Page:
Teaching your kids about money – the smart way

Teaching your kids about money – the smart way – words Alexa Wang

Despite being added to England’s secondary school curriculum in 2014 and The Money Charity finding that 90% of schools were delivering this type of education in 2016, it’s not all positive.

A huge 66% of teachers surveyed branded the standard of financial education in schools as either somewhat or very ineffective. In fact, three out of five teachers said the curriculum change had no impact and worryingly, a third of teachers didn’t know financial education was on the curriculum.

The impact of a lack of financial education can be significant, with The Money Advice Service finding that children between the ages of 12 and 17 whose parents made their spending decisions for them were more likely to be poor at managing their money.

Of course, it’s not just teachers who are responsible for educating children. To help parents with teaching your kids about money, provider of pension transfers: True Potential Investor has shared the following advice to help point parents in the right direction.


Educate from a young age

Once they reach seven, your child will already know how they view and perceive money, The Money Advice Service has found. It’s important that you start teaching kids about money and what it means early.

  • Let your children count out your cash. Doing so can help them not only get used to handling and counting money, but also improve their numeracy skills.
  • Teach them about the exchange transaction by allowing them to hand over the cash.
  • Use play as an educational tool. Many children will like to play shop, which will again help them better understand money and value while still remaining fun.

Make the comparison

Wants and needs are two very different things — and your child may not be able to easily distinguish between the two nor fully understand the cost of what they’re asking for.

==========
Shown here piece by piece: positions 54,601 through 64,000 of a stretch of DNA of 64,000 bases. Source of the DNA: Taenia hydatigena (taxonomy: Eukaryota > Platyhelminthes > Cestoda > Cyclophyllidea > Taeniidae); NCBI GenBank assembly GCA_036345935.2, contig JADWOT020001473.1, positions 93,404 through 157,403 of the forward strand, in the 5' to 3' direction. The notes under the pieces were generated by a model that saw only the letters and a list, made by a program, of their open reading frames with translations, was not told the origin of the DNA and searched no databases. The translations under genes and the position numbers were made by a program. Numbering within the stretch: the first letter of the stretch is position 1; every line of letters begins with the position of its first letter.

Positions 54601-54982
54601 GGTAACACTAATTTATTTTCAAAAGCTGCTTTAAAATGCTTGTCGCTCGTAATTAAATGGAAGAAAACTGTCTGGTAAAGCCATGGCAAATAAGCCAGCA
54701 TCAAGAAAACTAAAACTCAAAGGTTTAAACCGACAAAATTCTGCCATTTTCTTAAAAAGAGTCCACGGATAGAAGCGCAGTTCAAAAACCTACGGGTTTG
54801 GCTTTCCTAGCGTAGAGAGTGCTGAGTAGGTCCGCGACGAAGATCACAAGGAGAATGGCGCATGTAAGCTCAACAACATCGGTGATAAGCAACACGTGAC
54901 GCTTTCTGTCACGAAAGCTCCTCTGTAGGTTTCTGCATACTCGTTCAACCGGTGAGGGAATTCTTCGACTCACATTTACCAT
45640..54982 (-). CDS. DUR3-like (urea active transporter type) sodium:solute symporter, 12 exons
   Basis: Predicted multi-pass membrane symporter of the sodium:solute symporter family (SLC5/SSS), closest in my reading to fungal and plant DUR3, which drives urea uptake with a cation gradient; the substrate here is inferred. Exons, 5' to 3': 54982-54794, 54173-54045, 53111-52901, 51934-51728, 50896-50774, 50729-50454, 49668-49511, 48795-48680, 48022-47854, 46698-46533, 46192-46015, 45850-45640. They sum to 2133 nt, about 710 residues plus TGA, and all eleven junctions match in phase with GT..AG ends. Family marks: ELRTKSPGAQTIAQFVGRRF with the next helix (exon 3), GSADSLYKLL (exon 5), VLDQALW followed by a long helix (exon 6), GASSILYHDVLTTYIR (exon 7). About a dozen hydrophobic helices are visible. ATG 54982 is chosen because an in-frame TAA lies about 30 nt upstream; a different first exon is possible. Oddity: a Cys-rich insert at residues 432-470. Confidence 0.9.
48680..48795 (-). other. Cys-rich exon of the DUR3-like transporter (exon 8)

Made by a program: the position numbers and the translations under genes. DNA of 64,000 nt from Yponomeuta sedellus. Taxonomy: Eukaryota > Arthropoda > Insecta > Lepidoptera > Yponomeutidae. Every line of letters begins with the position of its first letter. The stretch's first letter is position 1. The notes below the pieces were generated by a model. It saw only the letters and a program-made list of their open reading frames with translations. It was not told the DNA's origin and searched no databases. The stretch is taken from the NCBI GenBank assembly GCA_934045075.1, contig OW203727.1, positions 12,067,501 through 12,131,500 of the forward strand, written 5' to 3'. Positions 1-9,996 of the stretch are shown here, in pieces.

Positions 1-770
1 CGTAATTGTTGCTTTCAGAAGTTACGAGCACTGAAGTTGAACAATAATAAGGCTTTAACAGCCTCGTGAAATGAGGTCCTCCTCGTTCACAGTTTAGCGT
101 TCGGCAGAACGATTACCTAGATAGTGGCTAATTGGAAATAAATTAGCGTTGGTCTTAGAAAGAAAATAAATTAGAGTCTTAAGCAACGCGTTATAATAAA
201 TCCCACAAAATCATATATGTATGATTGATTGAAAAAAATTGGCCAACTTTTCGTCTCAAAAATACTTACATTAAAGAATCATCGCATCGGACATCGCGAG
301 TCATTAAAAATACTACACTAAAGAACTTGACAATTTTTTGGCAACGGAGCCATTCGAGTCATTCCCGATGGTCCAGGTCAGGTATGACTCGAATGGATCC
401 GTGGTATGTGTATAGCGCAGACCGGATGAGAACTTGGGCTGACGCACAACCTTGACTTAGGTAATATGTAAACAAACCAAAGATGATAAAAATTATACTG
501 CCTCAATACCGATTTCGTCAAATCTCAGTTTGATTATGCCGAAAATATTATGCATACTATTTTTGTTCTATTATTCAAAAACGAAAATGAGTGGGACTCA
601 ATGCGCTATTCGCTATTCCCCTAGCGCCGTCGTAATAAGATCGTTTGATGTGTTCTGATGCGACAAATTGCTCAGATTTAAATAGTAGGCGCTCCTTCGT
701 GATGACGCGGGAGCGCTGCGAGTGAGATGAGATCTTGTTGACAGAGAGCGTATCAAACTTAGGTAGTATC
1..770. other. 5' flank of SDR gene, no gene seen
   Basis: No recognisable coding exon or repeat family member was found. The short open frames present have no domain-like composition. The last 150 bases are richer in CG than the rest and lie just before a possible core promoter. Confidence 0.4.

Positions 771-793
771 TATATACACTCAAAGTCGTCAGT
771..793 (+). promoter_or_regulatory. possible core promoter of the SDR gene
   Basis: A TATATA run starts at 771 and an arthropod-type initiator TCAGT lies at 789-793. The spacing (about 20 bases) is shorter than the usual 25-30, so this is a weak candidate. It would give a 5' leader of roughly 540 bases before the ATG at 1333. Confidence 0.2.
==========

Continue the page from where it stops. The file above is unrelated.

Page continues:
• You shouldn’t feel guilty about saying no to your child when they ask you to buy them something. Encouraging your child to save up for something they want rather than you buying it for them will help your child understand the value of money and delayed gratification.
  • Draw a real-life comparison to illustrate the scale of the cost to older children. For example, is a £300 games console enough to cover the family’s monthly food shop? This perspective can help children realise the difference between what they want and what they need, and realise that they can’t always have everything.

Working towards savings goals

Not only is it important to teach your children about spending, they must also understand the principles of saving. If they start saving towards a games console or other item, encourage them to budget with the money they have. This is applicable whatever the age of your child, whether they’re dealing with pocket money or wages from their first job.

  • Spending, saving and donating are three core areas your child can divide their cash between. Giving them three jars or piggy banks is probably one of the easiest ways of doing so, so they can see a clear divide in their money. For older children, this can be done through having a separate current account to their savings account, while you may want to give younger children their pocket money in lower denominations so it can be easily split.

Skills students need

Financial responsibility steps up a notch as your children transition between school and college or university. As a parent, you’ll need to prepare them the best way you can:

  • Accept that they’ll make mistakes. As they get their first job and start earning money for themselves, they may be tempted to splurge with their first wage, leaving them short for the rest of the week or month. You can disagree with their purchases, but try not to be too controlling over how they spend their cash. Eventually, when they’re tired of being skint for the majority of the month, they’ll realise the importance of budgeting and will consider a purchase more before buying it.
  • Promote continued work. Earning on their own is one of the best ways to understand the value of money.
  • Set them up for life with the skills they need before they get to college or university. When the student budget is limited, it’s very easy to turn to credit cards with a high APR. Make sure they understand the options available to them as a student and encourage them to choose the best ones.

Take the above advice on board and instil financial education at every stage of your child’s life.

Teaching your kids about money – the smart way – words Alexa Wang







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